OPINION: It is one of Donald Trump’s remarkable though typically obnoxious personality traits that when you think he has finally reached the limits of the outrageous and the objectionable, he then takes the abuse and insults to an even more fraught level.
His ridiculous claim that he has done more to help the African-American community in the United States than any other president with the “possible” exception of Abraham Lincoln is very much a case in point.
That Trump would mention himself in the same sentence as such an iconic and heroic figure is as absurd as it is both insulting and stomach-churning.
That he would make such a comparison after a week of the worst outbreak of civil unrest in the United States since the Watts riots in Los Angeles in 1965 makes it all the more grotesque.
In Trump’s self-penned political textbook, there are seemingly no barriers limiting the extremes to which he is willing to go — not least as is almost certainly true in the Lincoln example amounts to a very deliberate exercise on his part to annoy and anger the many people who detest him with undiluted vengeance and venom.
There is an additional factor now operative in this mutual equation of hate, however.
The breaching by the Covid-19 virus of the walls of Fortress America and the incumbent president’s half-baked and half-hearted response to the invasion has changed everything.
Trump is in huge danger of being tagged with the most demeaning label in American politics — the one which reads “one-term president”.
Those three words spell failure in the brightest neon lighting. It is ignominy which overshadows all achievements of any president who falls victim to that fate.
No-one is more deserving of this ultimate booby prize than Trump. His membership card endorsing his pending inclusion in a club no-one wants to join is being readied.
Behind the facade of self-glorification and self-worship which Trump projects to the world outside the White House, there now resides a very desperate individual.
As much as he might behave like one, Trump is no fool. He knows he is in deep political strife.
He is in serious danger of doing what just a few months ago would have been deemed to have been virtually impossible — namely succumbing to defeat by Joe Biden, the Democratic Party’s candidate for the nation’s supreme role and someone whose political DNA marks him out as second rate by almost any measure you choose to use.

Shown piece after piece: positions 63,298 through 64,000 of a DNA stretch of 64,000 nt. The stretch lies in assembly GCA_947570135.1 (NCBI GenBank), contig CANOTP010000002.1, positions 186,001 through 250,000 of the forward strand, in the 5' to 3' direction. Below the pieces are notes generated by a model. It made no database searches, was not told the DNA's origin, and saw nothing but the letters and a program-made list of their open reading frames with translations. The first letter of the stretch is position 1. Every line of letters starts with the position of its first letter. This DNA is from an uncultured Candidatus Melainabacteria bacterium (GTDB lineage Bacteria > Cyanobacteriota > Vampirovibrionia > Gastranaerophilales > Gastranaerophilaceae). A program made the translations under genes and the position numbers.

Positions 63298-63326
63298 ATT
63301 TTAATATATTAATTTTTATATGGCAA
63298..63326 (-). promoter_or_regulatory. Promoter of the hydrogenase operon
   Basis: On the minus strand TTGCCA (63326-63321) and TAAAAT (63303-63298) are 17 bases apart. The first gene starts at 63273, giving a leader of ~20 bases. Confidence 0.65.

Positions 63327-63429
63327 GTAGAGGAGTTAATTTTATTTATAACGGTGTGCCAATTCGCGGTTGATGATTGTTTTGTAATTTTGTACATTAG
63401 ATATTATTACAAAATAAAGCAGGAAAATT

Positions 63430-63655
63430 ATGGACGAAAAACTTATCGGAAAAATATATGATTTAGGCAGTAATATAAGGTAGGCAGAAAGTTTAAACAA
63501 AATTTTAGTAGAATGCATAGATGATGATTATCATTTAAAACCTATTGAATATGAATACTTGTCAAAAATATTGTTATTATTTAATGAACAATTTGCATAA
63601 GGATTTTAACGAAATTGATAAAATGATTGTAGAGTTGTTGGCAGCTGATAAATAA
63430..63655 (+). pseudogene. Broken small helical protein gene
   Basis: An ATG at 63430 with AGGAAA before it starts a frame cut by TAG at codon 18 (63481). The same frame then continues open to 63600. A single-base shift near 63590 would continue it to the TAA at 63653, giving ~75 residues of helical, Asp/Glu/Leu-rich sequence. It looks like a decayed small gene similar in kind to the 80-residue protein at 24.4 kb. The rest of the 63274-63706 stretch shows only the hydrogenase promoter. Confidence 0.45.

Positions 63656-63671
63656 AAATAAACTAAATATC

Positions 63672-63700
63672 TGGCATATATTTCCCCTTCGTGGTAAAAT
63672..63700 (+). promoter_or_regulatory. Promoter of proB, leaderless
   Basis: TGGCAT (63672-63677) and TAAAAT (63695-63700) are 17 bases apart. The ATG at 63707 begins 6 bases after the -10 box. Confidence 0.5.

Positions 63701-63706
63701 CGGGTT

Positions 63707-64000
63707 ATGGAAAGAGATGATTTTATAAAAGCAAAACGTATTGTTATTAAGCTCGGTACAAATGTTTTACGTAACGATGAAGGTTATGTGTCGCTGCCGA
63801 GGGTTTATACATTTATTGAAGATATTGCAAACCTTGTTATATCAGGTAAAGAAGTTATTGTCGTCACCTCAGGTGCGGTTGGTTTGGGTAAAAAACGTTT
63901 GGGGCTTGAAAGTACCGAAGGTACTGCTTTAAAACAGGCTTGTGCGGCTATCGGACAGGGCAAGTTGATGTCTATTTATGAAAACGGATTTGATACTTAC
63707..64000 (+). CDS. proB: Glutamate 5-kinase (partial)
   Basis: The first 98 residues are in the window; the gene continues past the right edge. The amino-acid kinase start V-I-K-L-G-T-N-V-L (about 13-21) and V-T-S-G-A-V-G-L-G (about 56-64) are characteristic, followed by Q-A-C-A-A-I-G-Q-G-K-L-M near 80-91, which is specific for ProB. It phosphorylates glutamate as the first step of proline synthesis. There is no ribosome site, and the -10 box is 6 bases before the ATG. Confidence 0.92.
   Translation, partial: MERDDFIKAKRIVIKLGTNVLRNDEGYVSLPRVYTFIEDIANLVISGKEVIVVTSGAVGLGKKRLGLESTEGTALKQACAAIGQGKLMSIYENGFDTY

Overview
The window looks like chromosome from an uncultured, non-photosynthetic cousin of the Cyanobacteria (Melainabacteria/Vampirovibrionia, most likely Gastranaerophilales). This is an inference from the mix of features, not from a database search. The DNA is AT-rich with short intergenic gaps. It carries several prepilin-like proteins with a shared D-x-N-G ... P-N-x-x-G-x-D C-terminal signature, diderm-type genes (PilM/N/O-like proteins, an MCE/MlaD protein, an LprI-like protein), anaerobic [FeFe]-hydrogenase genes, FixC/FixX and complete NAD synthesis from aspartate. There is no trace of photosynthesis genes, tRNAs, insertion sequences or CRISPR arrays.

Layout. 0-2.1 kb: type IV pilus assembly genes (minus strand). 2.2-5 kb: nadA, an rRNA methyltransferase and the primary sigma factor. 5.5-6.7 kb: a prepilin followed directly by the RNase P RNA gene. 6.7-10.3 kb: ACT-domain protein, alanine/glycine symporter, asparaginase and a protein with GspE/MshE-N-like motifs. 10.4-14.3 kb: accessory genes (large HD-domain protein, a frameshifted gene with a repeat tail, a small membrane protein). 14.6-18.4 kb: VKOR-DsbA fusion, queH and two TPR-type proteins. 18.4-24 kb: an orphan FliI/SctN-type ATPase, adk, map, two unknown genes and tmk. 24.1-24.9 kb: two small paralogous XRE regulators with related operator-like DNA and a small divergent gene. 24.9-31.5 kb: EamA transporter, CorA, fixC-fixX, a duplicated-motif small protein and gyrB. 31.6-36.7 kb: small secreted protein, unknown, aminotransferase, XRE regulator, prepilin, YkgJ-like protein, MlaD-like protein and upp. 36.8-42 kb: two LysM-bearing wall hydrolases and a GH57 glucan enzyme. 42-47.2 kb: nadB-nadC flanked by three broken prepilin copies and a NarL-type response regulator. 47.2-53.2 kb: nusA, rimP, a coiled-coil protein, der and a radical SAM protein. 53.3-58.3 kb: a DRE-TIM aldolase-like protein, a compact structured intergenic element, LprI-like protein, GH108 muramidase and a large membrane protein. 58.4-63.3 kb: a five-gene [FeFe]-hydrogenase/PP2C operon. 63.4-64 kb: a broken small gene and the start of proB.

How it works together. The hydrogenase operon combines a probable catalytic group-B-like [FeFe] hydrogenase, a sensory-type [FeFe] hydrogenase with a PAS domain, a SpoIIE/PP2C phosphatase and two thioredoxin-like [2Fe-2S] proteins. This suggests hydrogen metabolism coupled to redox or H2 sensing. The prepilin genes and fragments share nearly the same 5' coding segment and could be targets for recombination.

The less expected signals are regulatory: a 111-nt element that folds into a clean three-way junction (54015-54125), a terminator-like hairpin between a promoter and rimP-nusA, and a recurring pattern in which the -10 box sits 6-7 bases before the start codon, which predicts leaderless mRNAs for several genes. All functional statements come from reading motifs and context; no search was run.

The opinion polls are unanimous in displaying an increase in the number of voters who disapprove of Trump’s performance as president as against those who approve.
Throughout most of his presidency, Trump’s approval rating has been lower than that registering disapproval. The former measure spiked upwards after Trump stopped claiming Covid-19 was a “hoax” perpetrated by the Democrats. His disapproval rating bounced back upwards after he suggested injecting oneself with disinfectant helped the body to combat the virus.
The extent of Trump’s electoral problem is perhaps better exposed by current polling in what are termed as “swing states”, a handful of the most crucial ones being in America’s Midwest.
These are the states that Trump won by very narrow margins in 2016, but which he must hold if he is to remain in the White House. Recent polls in states in that category have him trailing Biden by varying margins.
“Sleepy Joe” — as Trump prefers to call his rival in the battle for the right to occupy the Oval Office — is sleep-walking to victory.
If there is any surprise it is that the outcome of November’s election is not yet a foregone conclusion.
With a quarter of the workforce in the United States now jobless and the number of Covid-19 cases having passed the 1.8 million mark and deaths from the pandemic nudging 100,000, Trump’s clarion cry of “making America great again” is a pretty sick joke.
Add to that mix the anger and disorder which erupted on the streets of the nation’s largest cities following what can only be regarded as the wanton slaughter of an African-American whose crime was to try to use a counterfeit $20 bill as payment in a convenience store.